For the students, acceptance into the Global Scholars program is often a big reason why they choose to come to Drexel, along with the opportunities provided by the co-op program.
“I got in, and I haven't really looked back since. It's been great,” Omo-Lamai said of his acceptance into DGS. “It's really given me a platform to be very flexible in terms of what opportunities I pursue here in the United States.”
“I feel like the fact that Drexel had this cohort of students, of international students, and plus all of the economic help, was a key factor in my decision to come here,” added Garcia. “I really wanted to be surrounded by people that also had diverse backgrounds, so that was definitely a very important aspect of it.”
For Vansh Gupta, a first-year computer science student and a Global Scholar from India, coming into Drexel as an international student who already knew over a dozen fellow Dragons through the program felt like an advantage. He remembers fondly hanging out with other first-year Global Scholars during Welcome Week, and they continued to check in with each other and help each other throughout their first term.
“It was very nice to be around people who felt like a family from the first meeting,” Vansh said. “When you don't know anybody, it just felt [nice] because everybody was going through the same feelings of being away from home, settling into a new environment from a different country, cultural shock, all the first years together.”
This kinship amongst DGS scholars can be felt all the way from Welcome Week through graduation. Vallone said that although their June 2020 celebration for that year’s DGS graduates took place virtually — with students and their families joining in from all over the world — it became one of his favorite memories while working at Drexel.
“From an institution point, it's truly important for us to continue to reinvest in our mission and to build global leaders,” Vallone said. “These students, I think, are going to have awesome stories in 20 years, and we would have had them first, which is great.”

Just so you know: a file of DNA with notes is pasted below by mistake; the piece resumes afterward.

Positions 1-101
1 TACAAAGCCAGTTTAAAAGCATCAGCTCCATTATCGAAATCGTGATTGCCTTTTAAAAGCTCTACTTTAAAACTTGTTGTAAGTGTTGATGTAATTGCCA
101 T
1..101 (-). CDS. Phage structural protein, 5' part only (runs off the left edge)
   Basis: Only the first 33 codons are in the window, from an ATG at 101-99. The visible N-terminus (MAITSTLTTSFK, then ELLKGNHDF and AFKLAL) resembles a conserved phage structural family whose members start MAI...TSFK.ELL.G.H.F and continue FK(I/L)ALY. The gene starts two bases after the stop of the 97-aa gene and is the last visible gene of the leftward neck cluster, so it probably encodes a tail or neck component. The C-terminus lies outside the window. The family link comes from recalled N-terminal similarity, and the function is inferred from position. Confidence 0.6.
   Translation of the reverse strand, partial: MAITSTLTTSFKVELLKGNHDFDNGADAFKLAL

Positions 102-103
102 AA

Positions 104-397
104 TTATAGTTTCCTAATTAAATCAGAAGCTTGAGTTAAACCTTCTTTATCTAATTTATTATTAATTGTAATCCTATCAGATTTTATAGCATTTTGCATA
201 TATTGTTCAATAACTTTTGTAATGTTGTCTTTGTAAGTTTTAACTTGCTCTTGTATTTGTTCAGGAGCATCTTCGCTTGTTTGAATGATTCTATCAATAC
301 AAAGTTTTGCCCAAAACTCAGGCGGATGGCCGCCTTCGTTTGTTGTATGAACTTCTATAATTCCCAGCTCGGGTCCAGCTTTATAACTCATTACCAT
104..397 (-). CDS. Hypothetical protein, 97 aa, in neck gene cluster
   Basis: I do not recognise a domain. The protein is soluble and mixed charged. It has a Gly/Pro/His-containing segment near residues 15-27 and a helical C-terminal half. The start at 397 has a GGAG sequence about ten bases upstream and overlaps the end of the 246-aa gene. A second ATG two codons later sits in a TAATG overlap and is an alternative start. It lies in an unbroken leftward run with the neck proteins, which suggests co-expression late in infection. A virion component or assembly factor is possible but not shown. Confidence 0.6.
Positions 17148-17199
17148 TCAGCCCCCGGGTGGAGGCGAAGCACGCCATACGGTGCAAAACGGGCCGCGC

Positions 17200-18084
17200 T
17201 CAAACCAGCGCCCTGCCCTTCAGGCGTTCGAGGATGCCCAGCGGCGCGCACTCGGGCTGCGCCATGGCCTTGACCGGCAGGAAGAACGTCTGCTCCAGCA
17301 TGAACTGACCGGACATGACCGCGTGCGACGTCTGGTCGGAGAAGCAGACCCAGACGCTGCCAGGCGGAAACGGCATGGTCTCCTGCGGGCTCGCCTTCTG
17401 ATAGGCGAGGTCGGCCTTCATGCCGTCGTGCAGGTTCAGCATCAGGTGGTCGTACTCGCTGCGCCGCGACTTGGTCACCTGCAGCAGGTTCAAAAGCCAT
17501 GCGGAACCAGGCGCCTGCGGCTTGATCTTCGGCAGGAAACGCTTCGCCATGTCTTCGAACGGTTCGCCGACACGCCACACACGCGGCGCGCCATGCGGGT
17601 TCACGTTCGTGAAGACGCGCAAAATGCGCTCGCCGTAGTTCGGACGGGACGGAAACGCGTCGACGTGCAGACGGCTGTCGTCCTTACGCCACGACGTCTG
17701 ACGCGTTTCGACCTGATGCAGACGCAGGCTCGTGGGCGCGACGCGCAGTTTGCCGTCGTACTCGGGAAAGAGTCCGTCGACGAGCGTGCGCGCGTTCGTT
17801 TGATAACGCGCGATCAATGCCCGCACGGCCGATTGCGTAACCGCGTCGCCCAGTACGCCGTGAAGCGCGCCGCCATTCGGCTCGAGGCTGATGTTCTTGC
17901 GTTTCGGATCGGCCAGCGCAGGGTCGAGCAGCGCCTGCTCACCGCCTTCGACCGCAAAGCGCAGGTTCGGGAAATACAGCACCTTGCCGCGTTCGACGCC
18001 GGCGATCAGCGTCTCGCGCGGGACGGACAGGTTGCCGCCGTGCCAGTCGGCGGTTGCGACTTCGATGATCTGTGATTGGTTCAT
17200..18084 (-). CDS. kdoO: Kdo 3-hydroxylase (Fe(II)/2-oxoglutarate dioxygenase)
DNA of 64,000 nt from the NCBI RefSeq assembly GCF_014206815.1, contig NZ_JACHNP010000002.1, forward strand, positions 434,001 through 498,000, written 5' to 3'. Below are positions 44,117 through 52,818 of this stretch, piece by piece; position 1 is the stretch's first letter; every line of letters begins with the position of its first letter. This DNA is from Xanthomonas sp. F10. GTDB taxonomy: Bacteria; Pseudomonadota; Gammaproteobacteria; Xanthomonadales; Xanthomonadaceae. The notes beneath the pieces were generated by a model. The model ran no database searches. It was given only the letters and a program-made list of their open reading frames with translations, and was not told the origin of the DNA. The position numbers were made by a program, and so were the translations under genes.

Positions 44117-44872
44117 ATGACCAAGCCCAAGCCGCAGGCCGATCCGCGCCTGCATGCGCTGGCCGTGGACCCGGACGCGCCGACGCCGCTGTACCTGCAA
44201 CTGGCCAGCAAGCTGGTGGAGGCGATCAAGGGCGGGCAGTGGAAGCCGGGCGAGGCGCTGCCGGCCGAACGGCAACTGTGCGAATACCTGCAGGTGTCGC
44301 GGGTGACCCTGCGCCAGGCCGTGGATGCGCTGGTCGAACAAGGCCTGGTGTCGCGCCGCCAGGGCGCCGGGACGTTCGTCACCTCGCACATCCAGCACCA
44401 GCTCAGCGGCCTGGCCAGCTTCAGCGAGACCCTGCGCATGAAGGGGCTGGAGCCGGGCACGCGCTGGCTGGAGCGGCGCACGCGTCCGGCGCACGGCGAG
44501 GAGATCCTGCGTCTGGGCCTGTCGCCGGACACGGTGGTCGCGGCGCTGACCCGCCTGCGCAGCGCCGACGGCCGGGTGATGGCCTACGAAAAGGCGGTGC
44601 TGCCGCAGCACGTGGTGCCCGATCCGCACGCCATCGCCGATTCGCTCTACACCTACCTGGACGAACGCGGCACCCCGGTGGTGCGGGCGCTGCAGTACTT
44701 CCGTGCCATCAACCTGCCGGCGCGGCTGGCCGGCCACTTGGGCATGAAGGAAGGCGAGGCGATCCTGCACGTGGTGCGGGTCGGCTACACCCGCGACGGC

“I see it as part of the puzzle of valuing a global mindset on campus, and part of the puzzle of valuing diversity on campus,” Petri added of the DGS program. “In every classroom that they're in, every team project they work on, every co-op they go on, every student org that they're in then gets this extra flavor. … Just having that additional perspective is super important.”
Not only does the DGS community bring a lot to the University — they influence each other as well. Wei Cheun Chong, a third-year computer science student and Global Scholar from Malaysia, said the experience of being able to communicate and empathize with people of different cultures through DGS has been a learning experience.
“I think that experience will help me to cope with dealing with issues in my home country a lot better than had I not come to DGS,” he said.
“It's a pretty special thing to have so many individuals from different backgrounds, both national backgrounds, cultural backgrounds, and just different experiences congregating in a single room to have conversations and to exchange ideas,” added Omo-Lamai, also mentioning that the efforts of Petri and Vallone are what cultivate and elevate this sense of community due to the routine and ease with which they can come together. “Anytime we meet together as DGS, that's something that we're always humbled by, the fact that we do have this unique privilege to assemble ourselves into a space and just grow or widen our perspective on what's out there, what kinds of things people have done in the past and make ourselves in the process more culturally aware.
“We have this community that we can always fall back, this community that we've had since the very beginning of our academic programs here. That's been a wonderful thing.”